The KCP&L Prairie Wetland opened around 1995. About half of the 55 acres is open water distributed between three cells. Emergent wetland vegetation along with upland forbs and grasses are prevalent. A few trees exist in the central region. These wetlands attract a lot of birdwatchers [because it reportedly provides the best shorebird habitat in Johnson County]. A boardwalk leads from the graveled parking area to a large viewing blind. The city of Gardner, KDWPT, and KCP&L share management chores including mowing grassed trails.
This wetland is south of the intersection of US Highway 56 and Waverly Street on the west side of Gardner, wedged between railroad tracks that converge east of the wetlands. Waverly Road is not signposted, but it is the first road west of the Catholic church on the extreme west edge of town.
The Jeffrey Energy Center Wildlife Area is part of the coal-fired facility owned by Westar Energy but the KDWPT manages the three wetland cells. Ponds in Unit #1 are open to the public year-round. Unit #2 requires written permission to access [available at the main gate guard house; call ahead. Tel: 785.456.6149]. Hunting and fishing are regulated seasonally, with only angling boating allowed. Unit #3 is a refuge area closed to the public. Take KS Highway 63 (6th street) north out of St. Marys for about five miles. Turn left onto Jeffrey Road to the energy center. Tel: 785.539.9999.
Kansas Wetlands in the National Wildlife Refuge System
Kirwin NWR was the first NWR established in Kansas (1954). It is in north-central Kansas along the upper reaches of Kirwin Reservoir and the North Fork of the Solomon River. Kirwin NWR is southeast of Phillipsburg where US Highways 36 and 183 intersect. Here are more than 10,000 acres of tall grass prairie mixing with short grasses from the high plains, plus around 5,000 acres of open water. The wetlands and open water here add to the food, shelter, and nesting areas for migratory and resident birds.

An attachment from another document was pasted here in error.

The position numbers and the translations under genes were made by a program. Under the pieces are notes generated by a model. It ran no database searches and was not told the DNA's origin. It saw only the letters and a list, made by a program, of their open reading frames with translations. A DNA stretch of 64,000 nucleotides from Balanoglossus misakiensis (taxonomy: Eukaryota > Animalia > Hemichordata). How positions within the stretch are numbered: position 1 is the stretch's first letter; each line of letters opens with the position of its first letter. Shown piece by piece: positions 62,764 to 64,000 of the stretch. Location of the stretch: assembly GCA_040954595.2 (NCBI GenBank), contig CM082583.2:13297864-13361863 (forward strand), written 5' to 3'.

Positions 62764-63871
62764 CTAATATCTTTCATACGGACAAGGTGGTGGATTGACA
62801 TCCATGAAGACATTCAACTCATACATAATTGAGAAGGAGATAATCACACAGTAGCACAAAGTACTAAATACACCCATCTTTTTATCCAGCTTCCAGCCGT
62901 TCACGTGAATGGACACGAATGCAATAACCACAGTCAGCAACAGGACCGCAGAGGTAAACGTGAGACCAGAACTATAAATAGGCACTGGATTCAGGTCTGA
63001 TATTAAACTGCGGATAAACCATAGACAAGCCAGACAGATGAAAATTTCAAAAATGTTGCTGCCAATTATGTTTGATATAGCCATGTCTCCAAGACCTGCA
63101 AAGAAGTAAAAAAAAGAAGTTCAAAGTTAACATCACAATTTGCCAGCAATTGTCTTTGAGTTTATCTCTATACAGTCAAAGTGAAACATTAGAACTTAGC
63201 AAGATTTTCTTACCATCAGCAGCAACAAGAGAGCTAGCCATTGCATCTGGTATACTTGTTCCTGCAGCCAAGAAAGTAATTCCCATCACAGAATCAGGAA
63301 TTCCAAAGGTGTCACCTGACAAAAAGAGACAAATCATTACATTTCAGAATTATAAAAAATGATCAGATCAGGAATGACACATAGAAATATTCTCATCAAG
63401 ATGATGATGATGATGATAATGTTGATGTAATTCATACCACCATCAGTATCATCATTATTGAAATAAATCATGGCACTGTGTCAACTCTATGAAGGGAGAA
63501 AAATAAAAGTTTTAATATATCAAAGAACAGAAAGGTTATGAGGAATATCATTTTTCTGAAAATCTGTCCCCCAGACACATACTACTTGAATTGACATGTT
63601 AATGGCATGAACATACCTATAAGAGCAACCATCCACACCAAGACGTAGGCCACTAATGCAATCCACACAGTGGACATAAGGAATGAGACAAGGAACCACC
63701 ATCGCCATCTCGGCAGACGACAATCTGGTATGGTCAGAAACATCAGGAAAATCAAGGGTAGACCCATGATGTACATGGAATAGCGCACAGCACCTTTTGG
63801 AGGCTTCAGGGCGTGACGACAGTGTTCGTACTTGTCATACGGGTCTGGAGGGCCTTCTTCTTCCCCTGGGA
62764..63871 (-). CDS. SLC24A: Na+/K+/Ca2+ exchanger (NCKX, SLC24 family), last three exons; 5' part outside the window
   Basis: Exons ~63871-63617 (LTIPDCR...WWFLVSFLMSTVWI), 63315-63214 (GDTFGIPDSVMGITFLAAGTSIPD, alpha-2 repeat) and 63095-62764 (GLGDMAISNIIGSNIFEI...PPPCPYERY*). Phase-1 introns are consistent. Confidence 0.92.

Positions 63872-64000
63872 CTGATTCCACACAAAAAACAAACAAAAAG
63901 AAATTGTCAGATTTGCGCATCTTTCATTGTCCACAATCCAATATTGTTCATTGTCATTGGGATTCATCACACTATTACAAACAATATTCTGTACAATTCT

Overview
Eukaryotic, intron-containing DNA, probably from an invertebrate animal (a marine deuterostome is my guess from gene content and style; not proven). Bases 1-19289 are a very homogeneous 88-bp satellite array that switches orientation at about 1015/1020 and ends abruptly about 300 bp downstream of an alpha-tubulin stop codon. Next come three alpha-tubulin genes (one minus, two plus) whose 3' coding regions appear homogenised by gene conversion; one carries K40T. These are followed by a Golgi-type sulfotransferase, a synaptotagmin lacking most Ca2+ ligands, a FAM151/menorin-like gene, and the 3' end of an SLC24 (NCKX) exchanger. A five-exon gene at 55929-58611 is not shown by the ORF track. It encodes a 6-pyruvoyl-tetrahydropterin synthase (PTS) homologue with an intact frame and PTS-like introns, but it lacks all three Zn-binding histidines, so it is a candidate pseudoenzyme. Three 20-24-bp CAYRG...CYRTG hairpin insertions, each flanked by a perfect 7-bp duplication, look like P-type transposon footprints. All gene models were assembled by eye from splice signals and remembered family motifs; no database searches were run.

Thousands of Canada geese and other waterfowl pass through during migration seasons. Bald eagles nest here. Campgrounds, lodging, gas, and food options are available in nearby Kirwin east of the reservoir dam and Phillipsburg northwest of the refuge.
Contact Info: Kirwin NWR, 702 E Xavier Rd., Kirwin, KS 67644. Tel: 785.543.6673. Email: firstname.lastname@example.org. Website: https://www.fws.gov/refuge/kirwin/. Coordinates: 39.64166, -99.1833
Quivira NWR was created in 1955 in southcentral Kansas, southeast of Great Bend and northwest of Hutchinson. It is one of only 38 locations in the US on the Ramsar List of Wetlands of International Importance. This is a huge area of 22,135 acres with 34 distinct wetlands ranging in size from a few to hundreds of acres. Its two prominent shallow lakes are appropriately named Little Salt Marsh and Big Salt Marsh because all the wetlands here have high salt levels. Besides naturally occurring Rattlesnake Creek that courses between the two lakes, an additional 21 miles of canals have been constructed.
The staffed refuge headquarters and interpretative museum (with indoor restrooms and interpretive exhibits) is at the south entrance along with the Kid’s Fishing Pond, a nearby observation tower, and a photo blind. Along the north-south auto tour route, about halfway between the Little Salt Marsh and Big Salt Marsh, is the Environmental Education Classroom with its nearby 1.2 mile accessible nature trail, including a 3/4 mile elevated boardwalk. While the marshes dominate the landscape, there are 13,000 acres of sand dunes with prairie grasses, 1,500 acres of woodland, and 1,200 acres of cropland partially managed for wildlife.